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National Para-Swimming Championships 2018

Para-swimmers impressed the Manchester crowds as Scott Quin and Alice Tai were amongst record breakers at the National Para-Swimming Championships.

Bath University's Joshua Monaghan-Coombs topped the 18 Yrs/Over S9 100m Backstroke (1:21.43)  and SB8 100m Breaststroke (1:29.07) lists, recording 11th (436 BD points) and 12th (425 BD points) places for the multi-classification events.

Monaghan-Coombs also enjoyed two 18 Yrs/Over second places in his class for 200m IM (SM9 2:52.70 462 BD points) and 100m Butterfly (S9 1:16.89 449 BD pts) for 11th and 16th positions overall.

More than 220 para-swimmers took part in the long course event organised by Activity Alliance in partnership with British Para-Swimming. It included international medallists Eleanor Simmonds, Jessica-Jane Applegate, Eleanor Robinson and Thomas Hamer. There were three types of classification at this para-swimming event - physical (S1-S10), visual (S11-S13) and intellectual (S14).

Scott Quin, 28, was delighted at breaking the World record in the SB14 100m breaststroke in a new time of 1:06.24. Afterwards, the Warrender Baths swimmer said: “It’s my main event so this meet was really about seeing where I am in the season and how much I’ve learned since August. I was over the moon to get a personal best time, because my last one was two years ago in Rio. To see two years’ work now pay off, it’s starting to look good and it gives me confidence. Before this weekend, my best was 1.06.65 and my coach said to me to aim for 1.06/7 or close to my PB - I didn’t expect to break a world record! I swam a couple of weeks ago at a regional district competition. It was over short course, I broke personal bests, and a record, so I had a bit of confidence but short and long course are so different. When I came back in my second fifty I wasn’t fatigued as much, so I know my fitness is there.”

This year para-swimmers endured a packed schedule with April’s Gold Coast Commonwealth Games and the IPC European Championships in Dublin in August. Many at the Championships have their sights set on Tokyo 2020.

One of those hopefuls is Ealing swimmer Alice Tai, who was glad to be back on form following a few weeks of illness. The 19 year-old set a new European time in the S8 50m freestyle, clocking 29.81. Tai has won medals at Paralympic, World and European level, including four gold medals in Dublin - three individuals in the S8 class and one in the 34pt 4x100m medley relay. She also claimed gold and silver at the Gold Coast Commonwealth Games in the 100m backstroke and 100m freestyle respectively.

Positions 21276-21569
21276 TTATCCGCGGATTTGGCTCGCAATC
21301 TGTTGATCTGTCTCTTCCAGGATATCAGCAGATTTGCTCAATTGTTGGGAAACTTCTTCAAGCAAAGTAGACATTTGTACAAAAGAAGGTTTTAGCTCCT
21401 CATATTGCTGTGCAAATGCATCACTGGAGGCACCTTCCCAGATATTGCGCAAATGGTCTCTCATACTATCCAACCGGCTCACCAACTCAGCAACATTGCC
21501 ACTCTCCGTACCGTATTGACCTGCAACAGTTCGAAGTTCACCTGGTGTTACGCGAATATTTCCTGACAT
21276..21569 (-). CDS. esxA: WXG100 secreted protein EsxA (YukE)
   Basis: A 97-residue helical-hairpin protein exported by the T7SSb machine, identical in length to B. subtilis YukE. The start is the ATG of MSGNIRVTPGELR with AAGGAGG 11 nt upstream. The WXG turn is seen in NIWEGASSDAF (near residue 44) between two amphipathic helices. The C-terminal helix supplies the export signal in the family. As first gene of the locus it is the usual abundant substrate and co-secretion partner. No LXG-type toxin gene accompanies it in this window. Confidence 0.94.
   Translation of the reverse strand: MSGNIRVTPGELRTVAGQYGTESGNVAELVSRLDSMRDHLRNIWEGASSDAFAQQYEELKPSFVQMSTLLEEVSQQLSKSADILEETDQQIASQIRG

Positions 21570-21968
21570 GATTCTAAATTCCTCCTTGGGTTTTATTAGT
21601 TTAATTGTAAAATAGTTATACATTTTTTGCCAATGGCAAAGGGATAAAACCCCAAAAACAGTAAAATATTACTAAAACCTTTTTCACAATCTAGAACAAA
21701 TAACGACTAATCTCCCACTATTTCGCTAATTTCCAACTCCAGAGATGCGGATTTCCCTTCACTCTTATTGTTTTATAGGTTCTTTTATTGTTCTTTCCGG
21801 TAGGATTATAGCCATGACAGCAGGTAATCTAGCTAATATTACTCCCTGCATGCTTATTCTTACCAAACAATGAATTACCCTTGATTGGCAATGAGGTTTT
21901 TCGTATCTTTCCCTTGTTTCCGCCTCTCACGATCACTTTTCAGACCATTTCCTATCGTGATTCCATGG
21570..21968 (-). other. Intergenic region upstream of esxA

On her new record, Tai said: “I’d set out the process with my coach and in the 50 it was not to breathe for the whole thing! That’s something I’ve never done before but I managed it. I’m happy with how it went - I feel like I have more fitness than I thought. I’ve not been training for the 50s and my training has actually been suited to the 200s, which is weird because it’s not even an event for me. It was a personal best, so it’s looking really good for next year.”

Other British record breakers included Ellis Challis in the SB2 50m breaststroke. Aged 14, the Colchester Phoenix swimmer has already won a collection of medals at previous national events. This weekend, she clocked 1.11.53 to take the title.

Louth swimmer Harvey Phillips, also 14, broke the S4 50m butterfly British record, in 1.04.74. New to the Championships, Reece Dunn (Plymouth) touched in 52.01 in the S14 100 freestyle, breaking a national record.

Many swimmers talk about their love for these championships as it enables new and established para-swimmers to compete against each other. It also gives spectators a chance to spot upcoming talent, including Leo McCrea, who won golds in all his seven events.

The 15-year-old recently picked up Swim England’s Talent Athlete of the Year Award. McCrea has progressed each year whilst on the England Talent Programme and is now on the British Para-Academy, the first step on to the World Class Podium programme.

The Bournemouth swimmer said: “This weekend has gone really well - I was really happy with my swims. I got a personal best in the 50m freestyle, which I’m close to a record in, and the 100m breaststroke. The best thing about this event is that there are so many people that I know. I was inspired to start swimming by my sister, when she started at a club. I then joined for two sessions and I really liked it. To other disabled people thinking about taking up swimming, I would say, just go for it and train well. Swim as well as you can and follow your goals.”

Activity Alliance gave away branded purple water bottles during the event to recognise the #PurpleLightUp campaign. This is to mark United Nations’ International Day for Disabled People, celebrated on 3 December every year.

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Published
03.12.2018